Photographer of the Month: Jordan Oram
The lone cry of a single gull. The lush green of the forest. The spray of the ocean, hitting the rocks. The intrepid stance of a surfer, heading out to catch the waves. Such visualizations bring you to a sense of place. Our photographer of the month, Jordan Oram, is a master of visualization, whether it is a close look at a sand dollar, or a long view of the incredible shorelines of Vancouver Island. Jordan is a nature photographer extraordinaire, able to capture the essence of place in a single photo. Put several of his photos together, as we have here, and you truly feel as if you are there with him - the salty air filling your lungs, the visual feast laid out before you.
We were lucky enough to catch up with Jordan and talk about history, getting in the zone, compassion, photo adventuring, photo tips, and more. Here's what he had to say...
WE: How long have you been a photographer?
JO: I've been a photographer since I was given my first camera, a wind-up disposable, in Grade 5 when we went on a multi-day field trip by train to a pioneer gold rush town named Barkerville. I'd been shipped off with 3 of them and burnt through them all by the halfway point in the trip (even though I was tediously trying to ration the shots, with a few taken of my crush at the time that were hurried and never turned out. The origin of my exploration of blurred motion abstracts?) l I never had a camera of my own until 5 years ago when I was 27. In that in-between time people would hand me their cameras, ask me to shoot things; I was a summer Camp Photographer for a few seasons, and would be lent DSLRs for photoadventures occasionally.
WE: How did you get interested in photography?
JO: Initially it was the capturing the moment. The joy of the act of creation. Then it became the wonder of the challenge of learning to see more truly, to compose and to dream with a lens, and to share that perspective with the world. There is wonder all around and the more people see that, the better off we'll be.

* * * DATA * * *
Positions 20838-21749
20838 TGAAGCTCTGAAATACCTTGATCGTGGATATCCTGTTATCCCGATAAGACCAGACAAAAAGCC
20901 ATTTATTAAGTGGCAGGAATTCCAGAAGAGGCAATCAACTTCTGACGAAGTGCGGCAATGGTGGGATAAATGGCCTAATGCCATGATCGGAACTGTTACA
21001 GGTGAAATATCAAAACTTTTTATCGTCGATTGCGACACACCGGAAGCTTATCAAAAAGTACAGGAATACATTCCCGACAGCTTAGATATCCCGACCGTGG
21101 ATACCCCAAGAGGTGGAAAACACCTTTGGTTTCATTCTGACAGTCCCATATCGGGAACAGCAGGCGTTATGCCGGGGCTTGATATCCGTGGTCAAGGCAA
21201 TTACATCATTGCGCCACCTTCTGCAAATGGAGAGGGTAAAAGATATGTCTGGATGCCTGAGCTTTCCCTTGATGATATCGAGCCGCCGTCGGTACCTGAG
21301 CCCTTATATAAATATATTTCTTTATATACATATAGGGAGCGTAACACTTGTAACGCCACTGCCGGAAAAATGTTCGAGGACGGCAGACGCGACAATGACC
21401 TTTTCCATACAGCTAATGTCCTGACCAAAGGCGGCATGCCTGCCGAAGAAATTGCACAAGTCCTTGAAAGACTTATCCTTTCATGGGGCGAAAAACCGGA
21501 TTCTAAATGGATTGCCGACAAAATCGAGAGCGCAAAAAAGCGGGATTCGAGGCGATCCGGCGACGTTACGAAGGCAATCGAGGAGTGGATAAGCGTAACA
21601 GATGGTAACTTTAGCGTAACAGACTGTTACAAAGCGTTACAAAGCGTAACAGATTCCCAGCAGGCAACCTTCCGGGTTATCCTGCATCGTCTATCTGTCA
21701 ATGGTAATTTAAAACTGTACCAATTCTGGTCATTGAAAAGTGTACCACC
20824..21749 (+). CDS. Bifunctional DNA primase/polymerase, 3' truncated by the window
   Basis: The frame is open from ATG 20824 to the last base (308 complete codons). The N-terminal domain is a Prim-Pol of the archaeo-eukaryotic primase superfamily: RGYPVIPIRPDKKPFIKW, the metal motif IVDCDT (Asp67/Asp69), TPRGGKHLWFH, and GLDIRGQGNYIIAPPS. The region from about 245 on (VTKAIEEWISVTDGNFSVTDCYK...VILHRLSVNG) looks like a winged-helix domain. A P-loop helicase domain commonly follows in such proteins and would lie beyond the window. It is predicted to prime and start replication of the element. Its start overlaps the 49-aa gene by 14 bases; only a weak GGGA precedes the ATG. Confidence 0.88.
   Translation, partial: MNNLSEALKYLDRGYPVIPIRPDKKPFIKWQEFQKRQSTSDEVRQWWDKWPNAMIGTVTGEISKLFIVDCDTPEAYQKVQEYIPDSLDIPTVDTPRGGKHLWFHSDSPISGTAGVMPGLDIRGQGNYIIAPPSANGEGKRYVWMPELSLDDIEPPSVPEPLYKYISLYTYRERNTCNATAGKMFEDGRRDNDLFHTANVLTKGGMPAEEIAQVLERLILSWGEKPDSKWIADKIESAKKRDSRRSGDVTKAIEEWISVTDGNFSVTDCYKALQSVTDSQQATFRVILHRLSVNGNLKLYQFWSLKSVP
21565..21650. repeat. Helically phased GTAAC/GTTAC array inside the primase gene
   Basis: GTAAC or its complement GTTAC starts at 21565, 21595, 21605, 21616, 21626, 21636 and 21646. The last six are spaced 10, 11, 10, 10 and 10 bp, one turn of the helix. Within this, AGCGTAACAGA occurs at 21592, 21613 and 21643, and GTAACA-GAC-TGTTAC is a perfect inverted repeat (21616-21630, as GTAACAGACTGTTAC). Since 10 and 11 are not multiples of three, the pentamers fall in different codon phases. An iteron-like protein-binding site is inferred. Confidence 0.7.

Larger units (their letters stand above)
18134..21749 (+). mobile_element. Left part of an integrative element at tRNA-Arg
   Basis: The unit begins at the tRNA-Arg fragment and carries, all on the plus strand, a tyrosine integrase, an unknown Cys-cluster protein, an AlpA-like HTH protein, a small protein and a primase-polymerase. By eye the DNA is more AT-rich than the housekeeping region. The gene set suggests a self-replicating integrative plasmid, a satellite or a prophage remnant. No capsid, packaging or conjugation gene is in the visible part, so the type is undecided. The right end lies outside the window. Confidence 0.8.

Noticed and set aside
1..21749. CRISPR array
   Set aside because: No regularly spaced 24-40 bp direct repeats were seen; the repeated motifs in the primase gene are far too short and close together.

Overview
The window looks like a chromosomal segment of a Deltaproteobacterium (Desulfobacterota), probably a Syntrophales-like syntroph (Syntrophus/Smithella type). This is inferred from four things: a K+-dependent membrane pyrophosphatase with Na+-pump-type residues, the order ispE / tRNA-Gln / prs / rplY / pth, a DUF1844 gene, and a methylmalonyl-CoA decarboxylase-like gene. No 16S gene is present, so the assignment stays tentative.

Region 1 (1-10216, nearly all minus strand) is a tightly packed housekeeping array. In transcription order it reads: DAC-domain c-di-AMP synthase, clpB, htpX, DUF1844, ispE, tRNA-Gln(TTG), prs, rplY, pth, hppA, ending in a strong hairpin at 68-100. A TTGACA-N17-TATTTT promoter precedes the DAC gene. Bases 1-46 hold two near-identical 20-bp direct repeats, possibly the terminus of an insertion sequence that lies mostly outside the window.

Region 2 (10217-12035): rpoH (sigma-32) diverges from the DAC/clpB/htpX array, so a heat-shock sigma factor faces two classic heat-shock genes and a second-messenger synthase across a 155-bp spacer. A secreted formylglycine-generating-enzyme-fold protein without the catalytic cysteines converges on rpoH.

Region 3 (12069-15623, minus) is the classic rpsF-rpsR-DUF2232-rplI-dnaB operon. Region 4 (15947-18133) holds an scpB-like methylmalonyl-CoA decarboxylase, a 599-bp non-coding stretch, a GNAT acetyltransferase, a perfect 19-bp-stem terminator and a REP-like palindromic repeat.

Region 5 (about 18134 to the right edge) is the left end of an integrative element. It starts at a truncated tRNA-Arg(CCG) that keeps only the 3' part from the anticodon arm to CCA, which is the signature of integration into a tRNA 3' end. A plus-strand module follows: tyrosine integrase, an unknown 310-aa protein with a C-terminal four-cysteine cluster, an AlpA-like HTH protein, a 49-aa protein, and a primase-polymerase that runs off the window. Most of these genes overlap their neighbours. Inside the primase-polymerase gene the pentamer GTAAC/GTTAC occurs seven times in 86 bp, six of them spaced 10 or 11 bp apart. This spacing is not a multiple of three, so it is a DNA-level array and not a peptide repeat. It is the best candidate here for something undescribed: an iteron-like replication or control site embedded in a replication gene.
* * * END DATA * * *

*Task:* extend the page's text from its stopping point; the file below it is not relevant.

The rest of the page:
WE: What is your favorite place to photograph? Or subject?
JO: My favourite place to photograph is where I find myself! Not so much a location as a mindset. It's getting in the zone and seeing how the elements can be moved around with my feet and location. I know...again with the perspective thing. Ok. I love rambling the world and seeing around corners. Each moment a new, and never again, opportunity. So my favourite subject is adventure, life, process, where I find myself. I do kind of like nature.
WE: How can photographers help change/impact the world, while they are traveling?
JO: Yes! Perspective and vision! Our world continues to grow smaller as we get more connected. I believe that the flood of visuals and connections made possible by our current level of technology decreases ignorance and promotes compassion. We are learning and seeing that all people share this small world and many more similarities than differences. People want food, shelter, water, hope for their children, and to live. This viewpoint, often found through travel, changes a person into being an active member of humanity. All around the world many photographers partner with NGO's to donate time, skill, and work for promotion of community development initiatives and all sorts of projects. One example of this is Colby Brown's The Giving Lens (thegivinglens.com), which pairs travel, photography education, and development. Oh heck yes.